How Technology is Disrupting the Education Sector
Author: Kristina Proffitt
20th March 2018
There’s no denying that technology is changing every industry in a plethora of ways.
It’s shrunk the world for us all, making things that were once impossible accessible to everyone.
Education is no different.
In the last few years, technology has been used to create better experiences for students, teachers, and administrative staff.
The smaller world means that wherever you are, you can still take advantage of great learning opportunities even if you can’t afford the cost of living in expensive cities, or simply prefer the countryside.
Students have more chances to learn new skills because geography no longer limits what teachers they have access to.
Here are some of the other ways technology is disrupting the education sector.
Virtual lessons are one of the best parts of modern technology. They mean that should students want to learn a new language, even if there aren’t teachers that speak that language in their area, they can still learn from a native speaker in real-time.
Virtual lessons also mean that if a teacher can’t get to the classroom, students don’t have to miss out on their education.
Students who can’t get into the classroom due to bad weather or health problems, meanwhile, don’t have to miss out either – they can be just as much of a part of the class as someone there in person.
AR and VR can take this even further, putting students in situations that would previously have only been experienced from a book or a film. For students learning about dangerous or remote situations, they can also learn without the dangers or expenses.
Alternatively, students can take part in lessons in their own time, meaning that they can pause video lessons to give them more time to take notes, or replay sections that they don’t understand.
Bridging the gap between education and employment
Taking the leap from higher education into employment is terrifying.
Technology helps to bridge the gap between education and employment by connecting students with businesses that may want to hire them.
Students can also use this information to get career advice from people who work in the industry they want to find out more about.
Thanks to technology, lessons can be more interactive than ever.
Professors can send quizzes to their students in real-time to make sure that they’re taking notes on their devices and not perusing Facebook.
Gamification is also an effective way to engage students in classes, particularly ones that aren’t typically hands-on. Turning tedious subjects into games makes them more engaging for students and therefore more memorable, too.
Research is easier and more accessible
While nobody can deny the allure of a good book, trawling through books for the right quote or theme that you want to discuss is the worst part of research.
The internet – and apps such as Kindle and iBooks – have eradicated the need for this. Students can highlight passages they want to refer back to in ereader apps, and even make annotations in the apps themselves. That way, they don’t need to flick back through the book to find what they want – it’s already there for when they need it.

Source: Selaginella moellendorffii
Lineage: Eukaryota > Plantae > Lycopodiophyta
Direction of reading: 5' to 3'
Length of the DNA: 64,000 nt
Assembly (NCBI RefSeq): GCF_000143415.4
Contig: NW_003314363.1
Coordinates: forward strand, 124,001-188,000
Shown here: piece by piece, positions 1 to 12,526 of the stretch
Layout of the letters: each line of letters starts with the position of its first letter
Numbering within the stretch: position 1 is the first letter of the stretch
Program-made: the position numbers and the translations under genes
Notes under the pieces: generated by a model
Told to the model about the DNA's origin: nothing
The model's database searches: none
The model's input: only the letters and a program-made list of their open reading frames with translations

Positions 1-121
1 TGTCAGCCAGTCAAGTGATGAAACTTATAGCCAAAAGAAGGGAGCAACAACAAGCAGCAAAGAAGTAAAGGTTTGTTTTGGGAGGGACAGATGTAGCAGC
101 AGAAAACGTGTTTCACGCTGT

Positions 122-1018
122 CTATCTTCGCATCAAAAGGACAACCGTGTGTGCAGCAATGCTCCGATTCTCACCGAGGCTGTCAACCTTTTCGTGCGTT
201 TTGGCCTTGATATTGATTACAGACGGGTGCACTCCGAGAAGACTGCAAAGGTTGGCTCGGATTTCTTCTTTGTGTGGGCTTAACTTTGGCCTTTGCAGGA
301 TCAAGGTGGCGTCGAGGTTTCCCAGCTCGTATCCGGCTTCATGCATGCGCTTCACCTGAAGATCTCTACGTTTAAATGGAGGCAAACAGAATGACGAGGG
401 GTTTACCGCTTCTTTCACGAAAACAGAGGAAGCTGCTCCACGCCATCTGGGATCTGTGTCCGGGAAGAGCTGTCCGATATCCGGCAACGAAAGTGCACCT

The internet, meanwhile, means that they can search for whatever they need and instantly come up with thousands – or possibly even millions – of results related to their query. While this is daunting, it’s a whole lot faster to get started than it used to be.
Real-time, automatic timetable updates
Timetables can change, and sometimes it can happen at the last minute. This means that it’s difficult to let everyone affected know within the appropriate time frame.
Syncing a student or teacher’s schedule to their mobile calendar means that they get notifications as and when anything changes. This can be anything from a lesson cancellation to a change of teacher or venue.
Professors are more accessible
Technology means that students don’t have to queue up outside a professor’s office to wait for some advice. Instead, they can email that professor their queries.
Alternatively, they can book a session with their professor online without the fear of turning up and not knowing if their professor will even be there.
The University of London now allows you to get a full degree while studying from a distance. It has all the content as an in-person course, but students can take part wherever they are in the world. This means that more mature students who want a great education but can’t afford to live in London or don’t want to uproot their life can still get the best education possible.
Online courses are nothing new, but prominent universities segueing into this sector shows that they’re recognising how technology is changing the landscape of education. This is likely to appeal to mature students who want to study but may not have a university nearby that teaches the right course for them.
It also offers a cheaper alternative to students who may not be able more expensive university prices but still want to take advantage of the best education they can get.
Cloud storage makes it easier for students to continue their studies when they get home. There’s no need to carry masses of notebooks or textbooks; everything can be accessed on any device they like.
Teachers can also use cloud storage to access students’ essays and mark their work, leaving annotations that are legible and not scrawled across the page.
These are just some of the ways in which technology is disrupting the education sector.
In the next few years, we’re going to see an increase in schools and universities adopting mobile learning, AR and VR, and other interactive learning tools. These all help to make learning more engaging, but crucially, more accessible, too.
Date: 20th March 2018 | Category: Edtech